A new nonaddictive drug compound discovered by Purdue University researchers could lead to the treatment of chronic pain without the need to rely on opioids, just as a bipartisan package of bills moves through the U.S. House and Senate to battle the nation's opioid epidemic
A compound developed by a research team led by Val Watts, professor of medicinal chemistry and molecular pharmacology and associate dean for research in Purdue's College of Pharmacy, shows unparalleled selectivity in inhibiting the adenylyl cyclase 1 (AC1), making it a potential target for treating pain and reducing the dependency on opioids for pain management.
"This compound shows promise in inhibiting one class of AC1, which could decrease physical symptoms of opioid addiction withdrawal, and that could help reduce psychological dependence," Watts said.
Last year, the U.S. Department of Health and Human Services declared a public health emergency regarding the spike in opioid overdoses. In 2016, 116 people died each day from opioid-related drug overdoses.
According to the Centers for Disease Control and Prevention, overdose deaths involving prescription opioids have quadrupled since 1999. From 1999 to 2015, more than 183,000 people have died in the United States from overdoses related to prescription opioids. Watch a video from the CDC about opioids here.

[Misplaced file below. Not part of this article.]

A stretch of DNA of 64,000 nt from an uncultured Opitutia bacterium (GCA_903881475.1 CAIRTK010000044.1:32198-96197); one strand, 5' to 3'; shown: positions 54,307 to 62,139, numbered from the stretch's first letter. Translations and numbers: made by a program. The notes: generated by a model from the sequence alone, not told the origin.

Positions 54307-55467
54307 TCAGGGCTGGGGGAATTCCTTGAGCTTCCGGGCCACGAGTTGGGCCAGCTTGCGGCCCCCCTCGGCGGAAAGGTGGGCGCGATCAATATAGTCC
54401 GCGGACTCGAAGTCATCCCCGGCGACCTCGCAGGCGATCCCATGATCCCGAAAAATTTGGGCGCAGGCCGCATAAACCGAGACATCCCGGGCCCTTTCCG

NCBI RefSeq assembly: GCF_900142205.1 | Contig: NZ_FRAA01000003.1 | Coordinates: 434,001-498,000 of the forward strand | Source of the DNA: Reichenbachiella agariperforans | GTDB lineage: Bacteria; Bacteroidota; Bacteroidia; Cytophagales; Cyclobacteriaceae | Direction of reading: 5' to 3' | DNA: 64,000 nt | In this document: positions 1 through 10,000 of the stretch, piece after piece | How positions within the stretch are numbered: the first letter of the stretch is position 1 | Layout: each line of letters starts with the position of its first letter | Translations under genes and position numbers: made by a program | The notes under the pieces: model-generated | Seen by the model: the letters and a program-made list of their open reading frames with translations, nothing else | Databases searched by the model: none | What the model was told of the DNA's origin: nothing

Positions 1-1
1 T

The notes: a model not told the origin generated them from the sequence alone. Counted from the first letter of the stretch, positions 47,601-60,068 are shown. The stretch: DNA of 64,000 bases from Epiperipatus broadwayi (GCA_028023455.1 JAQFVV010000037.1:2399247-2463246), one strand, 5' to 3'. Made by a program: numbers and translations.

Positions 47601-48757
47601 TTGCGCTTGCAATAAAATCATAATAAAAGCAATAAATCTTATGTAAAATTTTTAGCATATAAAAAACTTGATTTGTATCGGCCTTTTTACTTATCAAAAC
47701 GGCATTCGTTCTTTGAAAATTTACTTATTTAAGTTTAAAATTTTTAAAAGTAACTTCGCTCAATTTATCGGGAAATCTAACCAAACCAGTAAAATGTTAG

Opioids are a class of drugs that include the illicit drug heroin as well as prescription pain relievers oxycodone, hydrocodone, codeine, morphine, fentanyl, and others. They interact with opioid receptors on nerve cells in the brain and nervous system to produce pleasurable effects and relieve pain.
New legislation designed to address the opioid epidemic is expected to land to President Donald Trump's desk this month. The legislation includes bills that would make it easier to stop illegal drugs at the border, speed up research for new nonaddictive prescription painkillers and make treatment more readily available for those who are addicted.
The Watts group is the first to identify a compound that is selective for AC1 only. Findings from the study by Watts' group are published in Science Signaling. This group has recently identified additional novel modulators of adenylyl cyclase 1 activity.
Adenylyl cyclases like AC1 are enzymes that organize the production of cyclic adenosine monophosphate, an important biological messenger in numerous organisms including the communication of pain in the body.
"With the AC1 technology, there's a chance to treat chronic pain directly or through reducing the side effects of the opioids," said team member Richard van Rijn, assistant professor of medicinal chemistry and molecular pharmacology in Purdue's College of Pharmacy.